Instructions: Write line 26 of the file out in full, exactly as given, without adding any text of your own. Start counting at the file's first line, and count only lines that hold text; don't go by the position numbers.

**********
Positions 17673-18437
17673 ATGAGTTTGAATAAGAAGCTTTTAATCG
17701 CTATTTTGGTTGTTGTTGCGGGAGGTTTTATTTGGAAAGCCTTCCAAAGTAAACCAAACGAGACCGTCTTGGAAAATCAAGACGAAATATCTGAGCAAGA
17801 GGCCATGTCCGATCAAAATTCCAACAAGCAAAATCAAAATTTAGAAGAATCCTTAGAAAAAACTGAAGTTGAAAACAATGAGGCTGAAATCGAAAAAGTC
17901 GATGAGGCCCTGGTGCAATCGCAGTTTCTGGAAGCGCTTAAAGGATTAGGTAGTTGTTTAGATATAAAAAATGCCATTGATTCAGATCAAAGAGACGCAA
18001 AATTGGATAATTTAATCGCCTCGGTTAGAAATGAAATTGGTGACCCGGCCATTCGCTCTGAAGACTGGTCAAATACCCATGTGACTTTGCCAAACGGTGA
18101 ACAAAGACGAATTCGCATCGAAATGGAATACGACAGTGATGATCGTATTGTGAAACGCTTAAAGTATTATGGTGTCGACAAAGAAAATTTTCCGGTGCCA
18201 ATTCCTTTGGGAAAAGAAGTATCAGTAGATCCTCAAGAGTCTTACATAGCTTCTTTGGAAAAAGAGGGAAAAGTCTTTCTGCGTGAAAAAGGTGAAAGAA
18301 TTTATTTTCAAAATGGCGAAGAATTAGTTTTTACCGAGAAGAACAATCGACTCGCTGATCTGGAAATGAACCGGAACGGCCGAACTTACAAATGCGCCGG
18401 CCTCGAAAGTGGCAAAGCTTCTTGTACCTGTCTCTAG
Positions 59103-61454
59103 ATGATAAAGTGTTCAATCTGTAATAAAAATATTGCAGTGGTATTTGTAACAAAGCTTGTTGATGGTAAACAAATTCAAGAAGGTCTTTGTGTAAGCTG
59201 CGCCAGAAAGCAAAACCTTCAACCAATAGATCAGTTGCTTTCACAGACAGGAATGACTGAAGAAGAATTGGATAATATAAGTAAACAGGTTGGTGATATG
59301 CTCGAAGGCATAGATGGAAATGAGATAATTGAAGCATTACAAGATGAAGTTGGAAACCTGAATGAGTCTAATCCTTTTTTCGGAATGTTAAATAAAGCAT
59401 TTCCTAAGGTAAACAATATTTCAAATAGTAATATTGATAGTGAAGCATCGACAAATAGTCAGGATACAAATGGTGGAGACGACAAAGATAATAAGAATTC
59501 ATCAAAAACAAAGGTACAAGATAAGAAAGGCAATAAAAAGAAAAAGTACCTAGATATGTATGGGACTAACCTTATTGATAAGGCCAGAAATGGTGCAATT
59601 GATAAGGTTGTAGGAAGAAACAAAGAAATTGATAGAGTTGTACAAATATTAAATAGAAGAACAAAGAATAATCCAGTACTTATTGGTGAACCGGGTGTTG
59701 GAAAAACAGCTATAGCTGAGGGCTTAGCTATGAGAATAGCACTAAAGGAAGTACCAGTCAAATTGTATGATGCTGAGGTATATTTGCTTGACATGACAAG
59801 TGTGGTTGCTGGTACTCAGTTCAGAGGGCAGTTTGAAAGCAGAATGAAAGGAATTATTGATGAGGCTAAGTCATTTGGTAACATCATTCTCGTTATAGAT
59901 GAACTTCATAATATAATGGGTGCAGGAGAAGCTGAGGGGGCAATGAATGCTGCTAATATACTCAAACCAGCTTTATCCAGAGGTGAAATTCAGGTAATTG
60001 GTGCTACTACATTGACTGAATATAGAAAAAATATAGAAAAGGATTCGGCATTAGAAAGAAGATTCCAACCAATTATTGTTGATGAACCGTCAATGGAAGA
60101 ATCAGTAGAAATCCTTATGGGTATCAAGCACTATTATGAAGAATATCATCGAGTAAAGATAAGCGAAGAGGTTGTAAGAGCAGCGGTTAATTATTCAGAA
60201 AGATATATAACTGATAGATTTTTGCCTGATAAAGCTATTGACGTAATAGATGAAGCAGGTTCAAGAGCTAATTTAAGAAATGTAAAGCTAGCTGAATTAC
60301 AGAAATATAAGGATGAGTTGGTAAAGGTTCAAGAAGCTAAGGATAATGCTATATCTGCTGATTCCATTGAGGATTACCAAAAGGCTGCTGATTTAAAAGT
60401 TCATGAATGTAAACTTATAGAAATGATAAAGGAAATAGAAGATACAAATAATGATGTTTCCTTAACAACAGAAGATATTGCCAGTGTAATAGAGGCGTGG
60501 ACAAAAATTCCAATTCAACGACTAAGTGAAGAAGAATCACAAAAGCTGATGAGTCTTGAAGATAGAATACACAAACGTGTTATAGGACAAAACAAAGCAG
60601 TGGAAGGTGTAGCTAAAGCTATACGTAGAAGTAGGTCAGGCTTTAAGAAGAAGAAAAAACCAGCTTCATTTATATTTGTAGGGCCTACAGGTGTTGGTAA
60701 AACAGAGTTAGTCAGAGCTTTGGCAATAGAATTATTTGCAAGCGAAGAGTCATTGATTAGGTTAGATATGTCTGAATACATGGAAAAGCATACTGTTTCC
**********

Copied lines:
60501 ACAAAAATTCCAATTCAACGACTAAGTGAAGAAGAATCACAAAAGCTGATGAGTCTTGAAGATAGAATACACAAACGTGTTATAGGACAAAACAAAGCAG